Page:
Chainalysis calls for nuance when assessing crypto’s role in terror financing

Crypto terror financing is back on the agenda with politicians pointing to its use in the Middle East, though Chainalysis says the complexities run far deeper


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The renewed conflict between Israel and Hamas has raised fresh questions among global policymakers over the role of crypto in terrorist financing activities. 

Authorities in Israel moved this week to freeze crypto accounts said to be used to solicit donations for Hamas. Crypto exchange Binance is said to have aided in the process. 

Australia’s financial watchdog issued a warning about an alleged Hamas fundraising effort on Telegram. In the United States, lawmakers like US Senator Elizabeth Warren have demanded action on crypto-based terror financing. 

Warren co-wrote an op-ed published Wednesday by the Wall Street Journal, renewing her call for tighter rules on crypto platforms. 

The Journal this week also published a report on Hamas’ crypto fundraising, which suggested that such efforts helped fund its recent attacks on Israel. 

Read more: Warren, Democrat lawmakers demand plan on crypto terror financing prevention

The attacks — resulting in the deaths of an estimated 1,400 Israelis, triggered new fighting between the Israeli military and Hamas in Gaza. Israel’s bombing campaign in Gaza has left more than 3,000 dead and more than 10,000 injured, according to Gazan health officials. 

In an apparent effort to push back on some of the prevailing claims about crypto financing, blockchain analytics firm Chainalysis argued for a more nuanced approach in a new blog post

“In order to measure the scale of terrorism financing in cryptocurrency and identify opportunities for disruption, investigators and other experts need to understand the role of service providers,” it said.

In examining confirmed cases of terrorist financing, intermediary entities like money service businesses frequently play a role. The transaction volumes processed by such intermediaries usually exceed those of individual participants, Chainalysis said, but are less than those handled by mainstream exchanges. 

Read more: Israel freezes Hamas-linked crypto accounts used for donations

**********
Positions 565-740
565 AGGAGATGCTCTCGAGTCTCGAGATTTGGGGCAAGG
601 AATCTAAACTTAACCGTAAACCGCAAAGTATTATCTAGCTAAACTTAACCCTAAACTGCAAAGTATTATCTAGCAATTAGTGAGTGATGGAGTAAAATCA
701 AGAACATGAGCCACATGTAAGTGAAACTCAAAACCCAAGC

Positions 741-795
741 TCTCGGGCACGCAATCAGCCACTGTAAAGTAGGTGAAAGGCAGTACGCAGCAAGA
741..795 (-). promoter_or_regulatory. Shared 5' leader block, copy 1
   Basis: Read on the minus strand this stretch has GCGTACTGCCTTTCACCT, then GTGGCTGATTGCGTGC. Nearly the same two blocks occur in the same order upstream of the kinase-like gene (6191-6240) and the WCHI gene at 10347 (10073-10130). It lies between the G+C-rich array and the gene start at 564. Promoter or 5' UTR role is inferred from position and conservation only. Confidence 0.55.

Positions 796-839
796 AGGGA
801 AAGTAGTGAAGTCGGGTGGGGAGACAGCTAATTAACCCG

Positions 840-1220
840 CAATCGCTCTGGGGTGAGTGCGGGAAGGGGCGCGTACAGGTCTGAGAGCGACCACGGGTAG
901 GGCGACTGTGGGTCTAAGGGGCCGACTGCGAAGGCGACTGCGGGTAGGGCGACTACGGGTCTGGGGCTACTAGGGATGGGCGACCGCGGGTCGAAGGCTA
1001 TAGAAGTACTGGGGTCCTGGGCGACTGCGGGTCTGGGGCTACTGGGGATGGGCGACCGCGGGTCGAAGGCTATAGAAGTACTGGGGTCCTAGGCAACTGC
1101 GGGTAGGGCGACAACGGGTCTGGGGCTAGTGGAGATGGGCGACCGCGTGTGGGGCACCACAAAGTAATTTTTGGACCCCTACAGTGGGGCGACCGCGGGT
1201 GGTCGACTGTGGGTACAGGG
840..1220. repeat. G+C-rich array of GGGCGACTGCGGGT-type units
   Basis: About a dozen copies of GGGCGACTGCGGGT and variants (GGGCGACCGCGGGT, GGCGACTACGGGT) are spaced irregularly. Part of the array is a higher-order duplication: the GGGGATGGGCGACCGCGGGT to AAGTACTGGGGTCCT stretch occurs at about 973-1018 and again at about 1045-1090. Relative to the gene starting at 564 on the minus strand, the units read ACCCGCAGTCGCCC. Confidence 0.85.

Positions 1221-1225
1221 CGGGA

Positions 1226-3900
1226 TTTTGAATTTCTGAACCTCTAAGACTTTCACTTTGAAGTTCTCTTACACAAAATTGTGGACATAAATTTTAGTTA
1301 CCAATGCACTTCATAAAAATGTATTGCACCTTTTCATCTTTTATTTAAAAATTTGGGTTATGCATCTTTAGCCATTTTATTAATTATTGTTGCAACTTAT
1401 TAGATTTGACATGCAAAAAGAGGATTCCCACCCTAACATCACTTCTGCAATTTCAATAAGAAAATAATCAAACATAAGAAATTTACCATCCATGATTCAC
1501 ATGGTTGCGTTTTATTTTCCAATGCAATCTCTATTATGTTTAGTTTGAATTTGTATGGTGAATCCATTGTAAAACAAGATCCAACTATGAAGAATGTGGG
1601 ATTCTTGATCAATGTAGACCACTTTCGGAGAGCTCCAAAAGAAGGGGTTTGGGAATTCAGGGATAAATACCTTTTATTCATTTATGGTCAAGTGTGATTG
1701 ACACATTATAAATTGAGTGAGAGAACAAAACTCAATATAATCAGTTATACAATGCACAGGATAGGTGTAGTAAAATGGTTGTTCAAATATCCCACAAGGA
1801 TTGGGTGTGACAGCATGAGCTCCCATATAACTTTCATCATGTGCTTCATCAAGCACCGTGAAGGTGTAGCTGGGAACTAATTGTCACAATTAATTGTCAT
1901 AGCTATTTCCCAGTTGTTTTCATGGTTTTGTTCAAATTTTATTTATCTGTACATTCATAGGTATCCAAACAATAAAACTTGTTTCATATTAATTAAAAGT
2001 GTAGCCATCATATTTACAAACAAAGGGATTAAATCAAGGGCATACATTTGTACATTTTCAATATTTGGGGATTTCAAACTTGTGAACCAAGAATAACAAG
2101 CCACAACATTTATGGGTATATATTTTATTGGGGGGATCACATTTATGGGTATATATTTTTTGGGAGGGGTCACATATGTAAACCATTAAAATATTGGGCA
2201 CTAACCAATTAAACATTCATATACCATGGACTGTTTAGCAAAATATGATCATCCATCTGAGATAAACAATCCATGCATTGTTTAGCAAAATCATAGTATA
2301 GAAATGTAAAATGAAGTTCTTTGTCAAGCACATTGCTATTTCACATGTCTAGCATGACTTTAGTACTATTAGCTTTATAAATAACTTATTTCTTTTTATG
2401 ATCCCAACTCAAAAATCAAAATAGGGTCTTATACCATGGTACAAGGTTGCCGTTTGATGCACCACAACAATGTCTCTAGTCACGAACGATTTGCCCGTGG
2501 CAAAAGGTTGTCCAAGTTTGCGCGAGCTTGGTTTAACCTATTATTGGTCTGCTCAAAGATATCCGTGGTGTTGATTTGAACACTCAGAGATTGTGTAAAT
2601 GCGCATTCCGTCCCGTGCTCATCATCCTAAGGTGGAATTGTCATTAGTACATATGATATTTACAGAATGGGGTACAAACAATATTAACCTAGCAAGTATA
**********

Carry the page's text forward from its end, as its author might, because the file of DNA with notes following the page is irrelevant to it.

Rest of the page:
Tracking on-chain

Some of these service providers operate in a manner similar to over-the-counter (OTC) brokers, while others resemble traditional, street-level financial operations like hawalas, Chainalysis said.

The New York-based analytics firm said that by following the flow of funds on-chain, the data begins to take on a more complex form, particularly when an individual sends crypto to an address used by a service provider.

“To the untrained eye, it might appear that $82 [million] worth of cryptocurrency was raised for terror financing,” the firm said. “But it is much more likely that a small portion of these funds were intended for terrorist activity and a majority of the funds processed through the suspected service provider were unrelated.”

“Only the service provider knows which deposits and withdrawals are associated with specific customers, and that information is kept in their order books, which aren’t visible on blockchains or in investigative solutions,” Chainalysis wrote.

“It therefore is often not productive to continue following funds once they’ve been deposited at a service, as the owner of the funds isn’t usually the one moving them after that point.”

When a user transmits cryptocurrency to any type of service, that service amalgamates the incoming funds with the capital from other users, further distorting the derivation of funding.

In one example, Chainalysis showed that of the roughly $82 million one particular address had received, only around $450,000 worth of funds were transferred from a known terror-affiliated wallet.

“Given the activity of this address, the person or group of people controlling it is likely not the same person that controls the terror-affiliated wallet, but is rather a service provider that knowingly or unknowingly facilitated the terror financing activity,” the firm said.

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